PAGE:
The White House is "pretty sanctioned out when it comes to the Kremlin", The New York Times has cited an unnamed aide of US President Joe Biden as saying.
The aide reportedly made the remarks after the US condemned the sentencing of Russian opposition figure Alexei Navalny, in an apparent interference in Russia's domestic affairs.
The remarks followed Russian Foreign Ministry spokeswoman Maria Zakharova referring to possible restrictive measures by the US against Russia over the Navalny case, saying that the West does not need any reason for imposing sanctions against Russia because an excuse can always be invented.
"They do not give a damn about the essence of the case, for sure. They just need a reason. If there is a reason, they will pull it from the darkest corner, if there is no reason, they will invent it or create it", Zakharova said in an interview with Russian journalist Vladimir Solovyov on Wednesday.
She went on by recalling that the US had "used this method [of inventing things] back in 2020, 2016, and 2011".
"They have been pursuing this policy of attempted containment for many years. We see that they use different reasons. They do not even need to understand the reality and to delve into the essence", the Russian Foreign Ministry spokeswoman emphasised.
The statement came a few days after the Anti-Corruption Foundation (FBK, labelled a foreign agent by the Russian Ministry of Justice) sent a letter to US President Joe Biden urging him to impose sanctions on 35 of Russia's top officials and businessmen, including those close to President Vladimir Putin, the US media reported, citing a copy of the letter.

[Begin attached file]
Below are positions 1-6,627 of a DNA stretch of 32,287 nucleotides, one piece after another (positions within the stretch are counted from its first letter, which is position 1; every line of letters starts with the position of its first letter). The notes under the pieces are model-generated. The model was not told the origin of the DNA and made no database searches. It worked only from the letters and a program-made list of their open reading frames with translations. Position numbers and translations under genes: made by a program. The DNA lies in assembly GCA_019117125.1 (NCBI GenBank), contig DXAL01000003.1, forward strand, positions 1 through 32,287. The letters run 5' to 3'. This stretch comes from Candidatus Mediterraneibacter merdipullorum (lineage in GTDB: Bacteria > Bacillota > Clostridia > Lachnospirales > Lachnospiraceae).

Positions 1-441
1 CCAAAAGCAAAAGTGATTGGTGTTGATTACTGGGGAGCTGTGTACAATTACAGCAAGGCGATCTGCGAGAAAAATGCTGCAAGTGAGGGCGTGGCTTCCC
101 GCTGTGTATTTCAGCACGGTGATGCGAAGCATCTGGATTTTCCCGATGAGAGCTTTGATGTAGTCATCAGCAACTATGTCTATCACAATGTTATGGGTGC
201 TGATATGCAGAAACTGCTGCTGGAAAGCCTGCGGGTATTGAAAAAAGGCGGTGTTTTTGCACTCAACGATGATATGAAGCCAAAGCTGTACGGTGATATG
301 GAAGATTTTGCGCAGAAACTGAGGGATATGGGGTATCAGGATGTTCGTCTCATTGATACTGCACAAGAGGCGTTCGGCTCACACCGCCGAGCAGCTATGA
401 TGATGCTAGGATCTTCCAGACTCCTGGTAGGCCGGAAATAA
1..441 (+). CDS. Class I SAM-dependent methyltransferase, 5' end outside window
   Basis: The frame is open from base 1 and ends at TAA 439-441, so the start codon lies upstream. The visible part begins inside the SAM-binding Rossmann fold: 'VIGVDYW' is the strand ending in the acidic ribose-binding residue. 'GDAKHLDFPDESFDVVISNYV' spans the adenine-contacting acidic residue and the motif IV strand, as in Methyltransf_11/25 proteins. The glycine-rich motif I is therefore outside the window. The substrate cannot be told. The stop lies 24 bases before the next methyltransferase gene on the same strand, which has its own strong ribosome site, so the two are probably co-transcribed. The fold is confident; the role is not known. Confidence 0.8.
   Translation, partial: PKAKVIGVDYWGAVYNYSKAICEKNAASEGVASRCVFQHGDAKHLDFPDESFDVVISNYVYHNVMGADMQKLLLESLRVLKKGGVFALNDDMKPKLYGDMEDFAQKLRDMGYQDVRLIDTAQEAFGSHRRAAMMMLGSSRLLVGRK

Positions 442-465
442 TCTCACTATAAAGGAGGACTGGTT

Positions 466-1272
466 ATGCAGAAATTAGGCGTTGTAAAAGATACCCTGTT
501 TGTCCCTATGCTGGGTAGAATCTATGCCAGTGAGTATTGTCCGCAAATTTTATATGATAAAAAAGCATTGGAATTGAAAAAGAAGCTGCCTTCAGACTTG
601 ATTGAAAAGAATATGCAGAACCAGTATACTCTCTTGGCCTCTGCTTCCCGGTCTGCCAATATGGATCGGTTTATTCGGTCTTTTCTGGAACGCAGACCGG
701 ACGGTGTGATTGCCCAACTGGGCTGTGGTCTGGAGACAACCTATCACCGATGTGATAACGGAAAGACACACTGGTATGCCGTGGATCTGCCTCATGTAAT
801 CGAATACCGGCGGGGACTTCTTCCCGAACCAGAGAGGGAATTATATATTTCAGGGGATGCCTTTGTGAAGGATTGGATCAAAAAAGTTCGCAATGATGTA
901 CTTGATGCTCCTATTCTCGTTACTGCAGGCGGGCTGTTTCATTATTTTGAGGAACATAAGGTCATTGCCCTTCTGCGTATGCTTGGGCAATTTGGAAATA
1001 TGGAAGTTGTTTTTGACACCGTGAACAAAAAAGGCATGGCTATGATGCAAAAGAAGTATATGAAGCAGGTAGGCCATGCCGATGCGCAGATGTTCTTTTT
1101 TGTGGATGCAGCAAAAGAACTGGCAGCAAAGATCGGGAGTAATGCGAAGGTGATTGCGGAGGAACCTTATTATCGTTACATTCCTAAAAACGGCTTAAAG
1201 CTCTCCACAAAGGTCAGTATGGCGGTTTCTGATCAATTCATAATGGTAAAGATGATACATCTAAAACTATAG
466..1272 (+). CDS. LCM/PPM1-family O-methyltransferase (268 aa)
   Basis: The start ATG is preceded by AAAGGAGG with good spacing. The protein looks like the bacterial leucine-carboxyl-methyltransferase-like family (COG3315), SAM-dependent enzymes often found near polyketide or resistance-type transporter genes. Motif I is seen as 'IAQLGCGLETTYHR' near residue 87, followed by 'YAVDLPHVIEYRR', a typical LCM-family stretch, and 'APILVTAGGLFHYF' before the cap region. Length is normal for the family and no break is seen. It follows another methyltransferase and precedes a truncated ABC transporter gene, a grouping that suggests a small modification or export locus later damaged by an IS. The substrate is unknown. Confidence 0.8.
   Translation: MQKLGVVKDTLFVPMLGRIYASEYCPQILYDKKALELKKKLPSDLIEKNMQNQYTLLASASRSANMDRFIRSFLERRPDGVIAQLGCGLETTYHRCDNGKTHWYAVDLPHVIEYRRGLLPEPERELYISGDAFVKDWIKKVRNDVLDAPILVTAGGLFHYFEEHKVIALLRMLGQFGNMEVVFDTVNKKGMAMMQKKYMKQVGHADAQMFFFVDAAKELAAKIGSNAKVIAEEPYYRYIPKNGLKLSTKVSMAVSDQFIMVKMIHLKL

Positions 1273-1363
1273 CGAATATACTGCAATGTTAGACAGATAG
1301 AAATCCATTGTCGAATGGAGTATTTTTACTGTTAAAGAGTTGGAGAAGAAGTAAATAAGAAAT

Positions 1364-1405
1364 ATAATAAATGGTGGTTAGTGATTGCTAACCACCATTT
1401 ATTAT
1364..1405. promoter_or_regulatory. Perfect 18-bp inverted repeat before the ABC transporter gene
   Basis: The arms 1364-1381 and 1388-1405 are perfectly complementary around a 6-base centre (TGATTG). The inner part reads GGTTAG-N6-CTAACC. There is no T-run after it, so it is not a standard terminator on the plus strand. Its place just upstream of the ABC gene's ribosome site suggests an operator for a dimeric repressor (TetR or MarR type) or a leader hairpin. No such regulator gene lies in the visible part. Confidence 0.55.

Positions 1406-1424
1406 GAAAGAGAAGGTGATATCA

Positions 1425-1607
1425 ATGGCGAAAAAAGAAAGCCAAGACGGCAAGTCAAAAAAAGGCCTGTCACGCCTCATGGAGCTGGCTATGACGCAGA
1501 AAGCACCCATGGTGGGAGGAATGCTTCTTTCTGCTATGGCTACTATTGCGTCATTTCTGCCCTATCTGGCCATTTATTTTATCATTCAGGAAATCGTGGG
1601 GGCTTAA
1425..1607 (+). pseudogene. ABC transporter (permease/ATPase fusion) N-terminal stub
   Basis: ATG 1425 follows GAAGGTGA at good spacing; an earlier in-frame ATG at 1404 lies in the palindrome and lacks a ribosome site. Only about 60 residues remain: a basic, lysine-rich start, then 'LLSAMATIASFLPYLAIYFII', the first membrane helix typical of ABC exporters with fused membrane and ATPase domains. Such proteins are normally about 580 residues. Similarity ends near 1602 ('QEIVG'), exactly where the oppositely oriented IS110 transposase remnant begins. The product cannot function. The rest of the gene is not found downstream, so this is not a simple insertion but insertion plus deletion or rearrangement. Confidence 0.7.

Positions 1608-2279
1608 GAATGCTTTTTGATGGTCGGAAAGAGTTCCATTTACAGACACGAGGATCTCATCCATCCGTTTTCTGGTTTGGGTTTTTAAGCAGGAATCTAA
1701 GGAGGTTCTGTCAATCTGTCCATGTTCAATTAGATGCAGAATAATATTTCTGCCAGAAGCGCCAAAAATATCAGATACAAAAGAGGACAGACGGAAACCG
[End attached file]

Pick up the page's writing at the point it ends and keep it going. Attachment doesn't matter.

Among them reportedly are Russian Health Minister Mikhail Murashko, billionaire Oleg Deripaska, Rosneft CEO Igor Sechin, Kremlin spokesman Dmitry Peskov, Sputnik and RT Editor-in-Chief Margarita Simonyan, as well as Moscow Mayor Sergei Sobyanin, and Russian Prime Minister Mikhail Mishustin.
On Tuesday, a court in Moscow sentenced Russian opposition figure Alexei Navalny to 2.5 years in prison, replacing a suspended sentence in a financial misdemeanour case over probation breaches.
Navalny was detained in Moscow on 17 January upon his arrival from Germany, where he had undergone months of treatment for alleged nerve agent poisoning. The blogger was subsequently placed in custody for 30 days for violating his probation terms for an earlier embezzlement conviction.
Navalny returned to Russia from Germany after receiving medical treatment following a suspected poisoning in Siberia, evidence for which German health experts allegedly found in his body. The latter purportedly discovered traces of a nerve agent from the Novichok group in the blogger. Moscow has consistently rejected the findings and requested the evidence be shared with it.
Last month, Zakharova said that Russia had received a response from Germany on the situation with Navalny, but it did not contain anything "in essence of the questions asked".